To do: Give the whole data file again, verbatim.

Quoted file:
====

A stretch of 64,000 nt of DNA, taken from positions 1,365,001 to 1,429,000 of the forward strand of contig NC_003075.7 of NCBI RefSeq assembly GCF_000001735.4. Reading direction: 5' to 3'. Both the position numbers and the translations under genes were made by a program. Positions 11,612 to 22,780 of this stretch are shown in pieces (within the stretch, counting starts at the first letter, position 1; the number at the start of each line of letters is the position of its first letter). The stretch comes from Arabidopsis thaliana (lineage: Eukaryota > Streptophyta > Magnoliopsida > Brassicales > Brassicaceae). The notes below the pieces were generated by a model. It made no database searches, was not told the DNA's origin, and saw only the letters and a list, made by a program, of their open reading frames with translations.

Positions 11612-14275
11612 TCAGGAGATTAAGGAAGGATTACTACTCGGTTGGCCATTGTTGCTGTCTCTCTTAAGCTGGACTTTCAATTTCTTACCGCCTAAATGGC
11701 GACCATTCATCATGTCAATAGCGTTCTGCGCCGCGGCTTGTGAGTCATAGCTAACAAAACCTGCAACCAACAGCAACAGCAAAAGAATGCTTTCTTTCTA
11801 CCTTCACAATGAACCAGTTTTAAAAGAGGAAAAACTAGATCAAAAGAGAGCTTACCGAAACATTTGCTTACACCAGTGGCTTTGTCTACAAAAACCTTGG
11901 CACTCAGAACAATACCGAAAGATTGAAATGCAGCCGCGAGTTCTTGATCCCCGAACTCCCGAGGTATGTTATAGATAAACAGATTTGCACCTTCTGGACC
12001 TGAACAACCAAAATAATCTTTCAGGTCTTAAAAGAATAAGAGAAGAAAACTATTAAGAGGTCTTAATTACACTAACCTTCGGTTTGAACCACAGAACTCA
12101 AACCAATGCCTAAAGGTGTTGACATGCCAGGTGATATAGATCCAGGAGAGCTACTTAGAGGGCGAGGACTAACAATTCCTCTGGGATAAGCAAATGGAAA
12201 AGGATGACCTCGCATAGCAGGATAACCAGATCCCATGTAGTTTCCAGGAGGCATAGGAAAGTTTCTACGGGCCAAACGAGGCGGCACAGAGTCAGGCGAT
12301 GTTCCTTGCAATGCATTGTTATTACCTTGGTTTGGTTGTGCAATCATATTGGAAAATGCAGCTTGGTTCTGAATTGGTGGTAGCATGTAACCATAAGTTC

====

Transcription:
A stretch of 64,000 nt of DNA, taken from positions 1,365,001 to 1,429,000 of the forward strand of contig NC_003075.7 of NCBI RefSeq assembly GCF_000001735.4. Reading direction: 5' to 3'. Both the position numbers and the translations under genes were made by a program. Positions 11,612 to 22,780 of this stretch are shown in pieces (within the stretch, counting starts at the first letter, position 1; the number at the start of each line of letters is the position of its first letter). The stretch comes from Arabidopsis thaliana (lineage: Eukaryota > Streptophyta > Magnoliopsida > Brassicales > Brassicaceae). The notes below the pieces were generated by a model. It made no database searches, was not told the DNA's origin, and saw only the letters and a list, made by a program, of their open reading frames with translations.

Positions 11612-14275
11612 TCAGGAGATTAAGGAAGGATTACTACTCGGTTGGCCATTGTTGCTGTCTCTCTTAAGCTGGACTTTCAATTTCTTACCGCCTAAATGGC
11701 GACCATTCATCATGTCAATAGCGTTCTGCGCCGCGGCTTGTGAGTCATAGCTAACAAAACCTGCAACCAACAGCAACAGCAAAAGAATGCTTTCTTTCTA
11801 CCTTCACAATGAACCAGTTTTAAAAGAGGAAAAACTAGATCAAAAGAGAGCTTACCGAAACATTTGCTTACACCAGTGGCTTTGTCTACAAAAACCTTGG
11901 CACTCAGAACAATACCGAAAGATTGAAATGCAGCCGCGAGTTCTTGATCCCCGAACTCCCGAGGTATGTTATAGATAAACAGATTTGCACCTTCTGGACC
12001 TGAACAACCAAAATAATCTTTCAGGTCTTAAAAGAATAAGAGAAGAAAACTATTAAGAGGTCTTAATTACACTAACCTTCGGTTTGAACCACAGAACTCA
12101 AACCAATGCCTAAAGGTGTTGACATGCCAGGTGATATAGATCCAGGAGAGCTACTTAGAGGGCGAGGACTAACAATTCCTCTGGGATAAGCAAATGGAAA
12201 AGGATGACCTCGCATAGCAGGATAACCAGATCCCATGTAGTTTCCAGGAGGCATAGGAAAGTTTCTACGGGCCAAACGAGGCGGCACAGAGTCAGGCGAT
12301 GTTCCTTGCAATGCATTGTTATTACCTTGGTTTGGTTGTGCAATCATATTGGAAAATGCAGCTTGGTTCTGAATTGGTGGTAGCATGTAACCATAAGTTC